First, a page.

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Garissa University attacker identified as former UoN law student

A photo of one the Al Shabaab attackers responsible for Thursday's attack on Garissa University College. A former schoolmate of the attacker has identified him as Abdirahim Mohamed , a former student at the University of Nairobi's Faculty of Law. (Photo/ Twitter)
A photo of one the Al Shabaab attackers responsible for Thursday’s attack on Garissa University College. A former schoolmate of the attacker has identified him as Abdirahim Mohamed , a former student at the University of Nairobi’s Faculty of Law. (Photo/ Twitter)

As Kenya continues to mourn the loss of an estimated 147 young students at Garissa University College, there is mounting proof that one of the Al Shabaab attackers Abdirahim Mohamed is a former University of Nairobi law student.

The apparent confirmation came from a former schoolmate of the attacker on twitter. Ricky Razorlar identified Abdirahim as one of the attackers saying he graduated from UoN with a law degree in 2013.

Peter Wakaba, a well-known local journalist, said Abdirahim was a former legal adviser at first community bank.

The news that one of the Al Shabaab attackers appears to have such an accomplished academic background has been met with surprise.

A twitter account linked to Abdirahim @Ababmo doesn’t reveal much about him other than his apparent displeasure at sitting through boring lectures in school.

The University of Nairobi is yet to respond to a query on whether Abdirahim was a student there. This article will be updated as soon as we receive any communication from the university.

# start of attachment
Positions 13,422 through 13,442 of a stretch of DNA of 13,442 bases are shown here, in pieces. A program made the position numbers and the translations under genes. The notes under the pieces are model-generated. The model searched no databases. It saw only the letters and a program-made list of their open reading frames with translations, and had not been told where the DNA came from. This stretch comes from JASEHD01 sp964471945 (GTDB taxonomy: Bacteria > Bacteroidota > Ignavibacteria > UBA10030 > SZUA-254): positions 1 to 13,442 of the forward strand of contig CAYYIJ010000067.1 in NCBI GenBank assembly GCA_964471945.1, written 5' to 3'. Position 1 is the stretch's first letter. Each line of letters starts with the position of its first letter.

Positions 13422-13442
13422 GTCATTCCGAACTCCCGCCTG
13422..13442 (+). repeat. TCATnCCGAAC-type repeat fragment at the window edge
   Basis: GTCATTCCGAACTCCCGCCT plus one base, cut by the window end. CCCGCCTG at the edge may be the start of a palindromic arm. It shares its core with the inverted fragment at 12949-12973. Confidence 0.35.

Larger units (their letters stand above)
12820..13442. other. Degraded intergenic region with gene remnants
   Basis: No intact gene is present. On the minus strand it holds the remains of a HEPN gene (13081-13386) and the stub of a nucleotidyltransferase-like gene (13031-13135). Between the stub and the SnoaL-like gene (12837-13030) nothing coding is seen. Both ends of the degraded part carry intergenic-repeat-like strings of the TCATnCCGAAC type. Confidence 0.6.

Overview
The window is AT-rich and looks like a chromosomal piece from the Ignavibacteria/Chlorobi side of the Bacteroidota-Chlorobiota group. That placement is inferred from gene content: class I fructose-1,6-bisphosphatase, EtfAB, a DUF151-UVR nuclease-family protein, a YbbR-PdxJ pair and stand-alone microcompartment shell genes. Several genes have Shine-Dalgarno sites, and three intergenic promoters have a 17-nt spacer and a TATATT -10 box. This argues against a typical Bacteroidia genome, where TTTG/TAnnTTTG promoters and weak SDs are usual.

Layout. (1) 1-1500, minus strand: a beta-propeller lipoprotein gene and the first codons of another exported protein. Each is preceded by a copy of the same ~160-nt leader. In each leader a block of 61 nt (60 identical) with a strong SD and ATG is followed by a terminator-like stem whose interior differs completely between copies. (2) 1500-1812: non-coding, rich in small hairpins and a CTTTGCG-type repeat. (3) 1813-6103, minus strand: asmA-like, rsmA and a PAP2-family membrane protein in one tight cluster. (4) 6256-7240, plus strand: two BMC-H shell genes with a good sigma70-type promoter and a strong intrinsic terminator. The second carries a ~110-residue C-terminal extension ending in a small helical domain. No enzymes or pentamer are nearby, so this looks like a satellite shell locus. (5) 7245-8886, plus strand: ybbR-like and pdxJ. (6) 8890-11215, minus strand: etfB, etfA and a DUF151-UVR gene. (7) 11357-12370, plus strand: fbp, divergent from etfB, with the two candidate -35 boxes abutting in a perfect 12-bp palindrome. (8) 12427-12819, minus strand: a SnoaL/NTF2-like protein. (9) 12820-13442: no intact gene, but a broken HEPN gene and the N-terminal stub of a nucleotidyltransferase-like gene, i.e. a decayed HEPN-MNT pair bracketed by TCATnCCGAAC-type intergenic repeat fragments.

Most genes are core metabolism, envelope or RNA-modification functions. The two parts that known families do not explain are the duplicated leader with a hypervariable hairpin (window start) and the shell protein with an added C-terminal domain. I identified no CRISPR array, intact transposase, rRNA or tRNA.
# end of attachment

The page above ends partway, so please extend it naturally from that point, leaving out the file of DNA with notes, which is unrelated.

Lawyer Ahmednasir Abdullahi, popularly referred to as Grand Mullah, has said that if Abdirahim is officially identified as one of the attackers he will be the second graduate of UoN known to have participated in a terror attack in Kenya.

Official confirmation that Abdirahim was a student at UoN would add yet another disturbing plot twist to what is already a grim story. It would mean that the dreams of the young students at Garissa University College were cut short by a “learned friend” who knew full well the benefits of a good education.

More disturbingly though, Ahmednasir says the attacks by radicalized ethnic Somalis – such as Abdirahim – could have less to do with grievances over KDF’s invasion of Somalia and more to do with a rebirth of a secessionist movement that wants to see the Northern Frontier District tear away from Kenya and again be part of Somali.

If Ahmednasir is right then this is indeed a startling development since it will mean that Kenya has to steady itself to fight a war on the home front that it hasn’t fought since 1967 when the Shifta War ended against an enemy that has recruits from its youngest and brightest.

About brain obara

Brian Obara is a lawyer and writer and the Nairobi County Editor for Kenya Monitor.

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